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This is an article by Emily Patterson, that while short, is a very useful overview of some of her previous work, especially her work on handoffs, some of which I’ve analyzed before.
“In human factors engineering, the basic unit of analysis is composed of practitioners supported by tools meeting the demands of a particular setting”
The primary functions of those practitioners that we are focused on is analysis and planning or replanning.
Those functions require communication because analysis and replanning are distributed, both across humans and computers.
She identifies 3 main heuristics that are useful when designing systems to help coordination.
3 heuristics for designing for coordination
Here the goal is to reduce complexity where possible. Patterson uses the example of shift change handoffs, where having multiple people from many specialties and changes in where the patient is all add lots of increased complexity. Minimizing these, where it doesn’t take an untenable trade off like very high financial or other cost is ideal.
For example (as detailed in Being Bumpable), patients were proactively moved as soon as possible after a procedure was done, so that they could avoid having a time where they were instead just waiting for a bed
Here the goal is to make hidden events and activities visible. If they are not visible then those activities that have a high cost of coordination cannot be found and addressed.
Once found, one way to address them might be to move from direct to indirect coordination.
The “traditional” way to make this shift is very familiar to us in software. Typically some sort of dashboard is built and displayed in some common space where it can be pointed to and referenced in discussions.
Of course, as we know (and Patterson warns), designing good dashboards isn’t easy. Also, this can be harder to do when people are not in the same physical space. Still, in those cases having some sort of shared reference can still be helpful, but it may not be as impactful in reducing the costs of coordination.
Some things that might be on these dashboards are:
- What activities others are doing.
- In our case, these “others” could be people or automation.
- Deviations from typical plans.
- or us it might be things like change freezes, derivations in “normal” metrics, etc…
- Stances of stakeholders around important decisions.
- This one doesn’t translate quite as well for us. Paterson suggests the “‘aside’ notes regarding family dynamics” from charts, but we don’t really have that. This could be a note from other operators though.
- Constraints and side effects from contingency plans.
- This could include things discovered from incident reviews or other investigations.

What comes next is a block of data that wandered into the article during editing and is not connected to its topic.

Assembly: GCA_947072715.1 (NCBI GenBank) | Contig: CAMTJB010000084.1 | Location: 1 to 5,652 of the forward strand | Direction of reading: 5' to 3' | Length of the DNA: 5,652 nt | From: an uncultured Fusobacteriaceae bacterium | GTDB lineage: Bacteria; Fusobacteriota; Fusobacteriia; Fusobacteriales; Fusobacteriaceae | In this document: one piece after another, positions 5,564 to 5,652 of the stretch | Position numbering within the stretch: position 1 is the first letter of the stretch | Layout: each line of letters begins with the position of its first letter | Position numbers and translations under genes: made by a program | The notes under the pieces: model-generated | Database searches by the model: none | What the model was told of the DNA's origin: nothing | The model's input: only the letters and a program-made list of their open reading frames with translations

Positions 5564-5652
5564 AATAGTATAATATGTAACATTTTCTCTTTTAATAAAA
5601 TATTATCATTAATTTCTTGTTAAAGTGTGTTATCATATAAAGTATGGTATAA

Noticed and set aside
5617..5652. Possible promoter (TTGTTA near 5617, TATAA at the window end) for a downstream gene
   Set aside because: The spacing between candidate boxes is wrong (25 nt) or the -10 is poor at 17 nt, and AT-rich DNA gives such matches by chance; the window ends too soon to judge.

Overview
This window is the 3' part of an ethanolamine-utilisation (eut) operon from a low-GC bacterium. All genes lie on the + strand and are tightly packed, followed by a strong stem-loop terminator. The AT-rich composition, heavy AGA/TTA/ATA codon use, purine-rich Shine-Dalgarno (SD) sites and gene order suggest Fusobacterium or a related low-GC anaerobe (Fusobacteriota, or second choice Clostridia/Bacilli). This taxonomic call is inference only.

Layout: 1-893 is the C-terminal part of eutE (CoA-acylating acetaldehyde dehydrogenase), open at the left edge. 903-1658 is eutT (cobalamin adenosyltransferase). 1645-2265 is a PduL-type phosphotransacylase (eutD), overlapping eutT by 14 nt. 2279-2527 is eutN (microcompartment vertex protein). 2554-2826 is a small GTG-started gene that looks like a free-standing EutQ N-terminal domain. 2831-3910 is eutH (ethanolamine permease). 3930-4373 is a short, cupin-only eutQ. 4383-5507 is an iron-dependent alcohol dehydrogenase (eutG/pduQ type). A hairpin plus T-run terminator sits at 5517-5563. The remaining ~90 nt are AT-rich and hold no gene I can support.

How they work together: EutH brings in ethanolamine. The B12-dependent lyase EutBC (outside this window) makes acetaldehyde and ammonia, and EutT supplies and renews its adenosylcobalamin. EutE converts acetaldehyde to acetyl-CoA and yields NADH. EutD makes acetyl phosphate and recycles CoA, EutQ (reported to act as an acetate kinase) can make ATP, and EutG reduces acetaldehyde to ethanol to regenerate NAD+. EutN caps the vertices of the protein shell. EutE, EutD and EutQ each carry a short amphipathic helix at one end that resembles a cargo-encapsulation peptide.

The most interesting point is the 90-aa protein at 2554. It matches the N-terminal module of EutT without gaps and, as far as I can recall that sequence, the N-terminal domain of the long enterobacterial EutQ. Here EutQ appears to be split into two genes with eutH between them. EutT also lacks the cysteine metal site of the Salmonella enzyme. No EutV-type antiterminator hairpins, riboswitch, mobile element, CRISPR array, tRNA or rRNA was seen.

The goal here is to focus attention:
enable peripheral detection of unexpected events and actions while performing primary tasks.
This is exactly the sort of thing provided by voice loops in mission control.
This one is a bit harder for us to replicate with audio, but Patterson points out that it may be possible using visual. Audio would be ideal though, since we already have so much visually vying for our attention.
Translation, not copying, is critical
When working with teams, Patterson translated her knowledge of human factors into the domain, she didn’t just copy it over. While they could have just copied it directly, that would have overlooked differences in the domain and might have unintended consequences.
Resident physicians are trained very differently from mission controllers or ambulance dispatchers or say SREs. They have different technology available to them as well. While mission controllers readily have voice loops, telling a bunch of doctors that they should setup such a system but would be a bit ridiculous, not to mention onerous and expensive.
But instead, if you take that idea that one of the things voice loops help with is the ability to contact someone when you don’t know who you should be contacting exactly you can arrive at a solution that would work for doctors. In this case, one that’s also very familiar (and not necessarily ideal) for us, a team pager carried by whomever is the first contact for the team. This instead is cheaper and more feasible for the group to implement, while gaining some (or all) of the intended benefit.
That’s not say this is easy, after all, Patterson gave the article the subtitle of “Translation is Hard Work” for a reason.
- Knowledge from other domains needs to be translated into the one being worked in, not just copied over.
- If its just copied over it can cause opportunities to be missed or even make things worse.
- 3 heuristics can be used to help design for coordination:
- Reducing complexity where possible.
- Revealing hidden events.
- Focusing attention.
- Analysis and planning (or re-planning) require coordination since they are distributed, both across multiple people and computer systems.
- Some direct coordination can be replaced with indirect coordination artifacts like dashboards that can be referenced in conversations.
- There is a lot vying for our visual attention though, so it can be harder to make as much headway on lowering costs of coordination if you stick to only the visual.
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